Now, assuming that everyone is initially prepared to take on the attacker, work should begin on fortifying the classroom against an attack. If there are windows to the hallway, cover them with banner paper so the assailant can't see into the room or be able to distinguish a direct target and shoot from outside the classroom. Barricading the door must also be a primary objective as well. Push the teacher's desk up against the door as well as any other large objects that can be moved. Ideally, these items should form some kind of wedge that would make entry from outside a physical impossibility. Absent of that, making entry into the room into a very daunting task may cause the shooter to move on. Remember, they're working against time because they often want to rack up as many kills as possible before arrest or death. That motivation may just override any persistence at trying to get through a difficult doorway. Who knows, they may even mistake it for a locked room.
At this time, students should have managed the initial preparedness and fortification of the room. Moving on from there, preparedness should now include modifying classroom materials and resources into more lethal weapons to use against the assailant. Prisoners manage to make some pretty lethal weapons despite guards' best efforts to disarm them. Scissors can be made into stabbing weapons by separating them. Paperweights, hole punches, and anything else with a heavy weight on it can be made into a melee weapon by using shoe strings to make a sling. Shoelaces themselves can be used in combination with a pencil to make a garrote. Chemistry classes often have chemicals that can blind, burn, or otherwise incapacitate an attacker. Many classes have fire extinguishers. Cafeterias may have hot oil. Even crushing up chalk into a powder to be thrown in the face of an attacker can create an edge for the students.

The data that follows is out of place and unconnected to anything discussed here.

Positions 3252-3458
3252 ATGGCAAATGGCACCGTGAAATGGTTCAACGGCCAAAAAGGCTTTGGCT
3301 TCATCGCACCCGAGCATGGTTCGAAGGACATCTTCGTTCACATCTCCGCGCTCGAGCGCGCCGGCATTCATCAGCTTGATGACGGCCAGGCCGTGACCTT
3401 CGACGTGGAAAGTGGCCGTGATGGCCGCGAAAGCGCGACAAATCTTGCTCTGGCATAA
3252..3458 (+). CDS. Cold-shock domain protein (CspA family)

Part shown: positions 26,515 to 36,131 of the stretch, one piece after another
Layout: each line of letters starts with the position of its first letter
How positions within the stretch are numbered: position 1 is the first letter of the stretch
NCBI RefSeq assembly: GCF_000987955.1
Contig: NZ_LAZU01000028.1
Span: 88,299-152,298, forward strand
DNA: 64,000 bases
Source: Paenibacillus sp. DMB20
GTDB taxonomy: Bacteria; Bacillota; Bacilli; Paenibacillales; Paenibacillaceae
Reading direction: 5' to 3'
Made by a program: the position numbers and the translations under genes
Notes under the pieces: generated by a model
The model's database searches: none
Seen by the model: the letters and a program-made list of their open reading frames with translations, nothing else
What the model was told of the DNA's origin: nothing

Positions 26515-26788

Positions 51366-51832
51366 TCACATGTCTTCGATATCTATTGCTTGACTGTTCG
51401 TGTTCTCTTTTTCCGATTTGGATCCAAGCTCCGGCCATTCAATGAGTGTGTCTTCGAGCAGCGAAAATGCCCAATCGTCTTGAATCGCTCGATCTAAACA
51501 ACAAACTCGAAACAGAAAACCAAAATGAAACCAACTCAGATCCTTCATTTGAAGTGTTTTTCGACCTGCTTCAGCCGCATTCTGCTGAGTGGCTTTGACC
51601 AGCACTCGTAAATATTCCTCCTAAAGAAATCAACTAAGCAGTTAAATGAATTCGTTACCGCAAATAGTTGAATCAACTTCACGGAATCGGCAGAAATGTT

Most schools prevent students from carrying weapons to school. That means students will have to be creative if they are to take anything to school to be used to fend off an attacker. My son wears a belt to school, whether he needs it or not. A belt is a fashion item, but when it has a bulky belt buckle, it becomes a pretty vicious weapon when used effectively. If you have a punching bag, have your student practice hitting it with the buckle hitting the bag. That way, they learn the ideal distance as well as technique to inflict the most damage. Always keep pencils sharpened. Be ready to rip off your shoes and unlace them just enough to make a swinging weapon. Bonus points if you can fill the shoes with weight to make them more lethal or if you can push long tacks through the belt to make it slice on impact. Even a student desk, swung by its legs, can make a pretty hard impact. The smaller metal parts on a desk can also become stabbing weapons as well.
I hope no one ever has to face a situation where any of this information would become practical. However, if we can't carry guns at school, we will have to be prepared mentally to think of everything as a potential weapon and every classroom as having the potential to become the most fortified castle against an assailant. I think you really only need to survive for about twenty minutes to come out alive. Are your children ready to survive that twenty minutes? Are you ready to survive that twenty minutes at your place of work? At home? At the grocery store?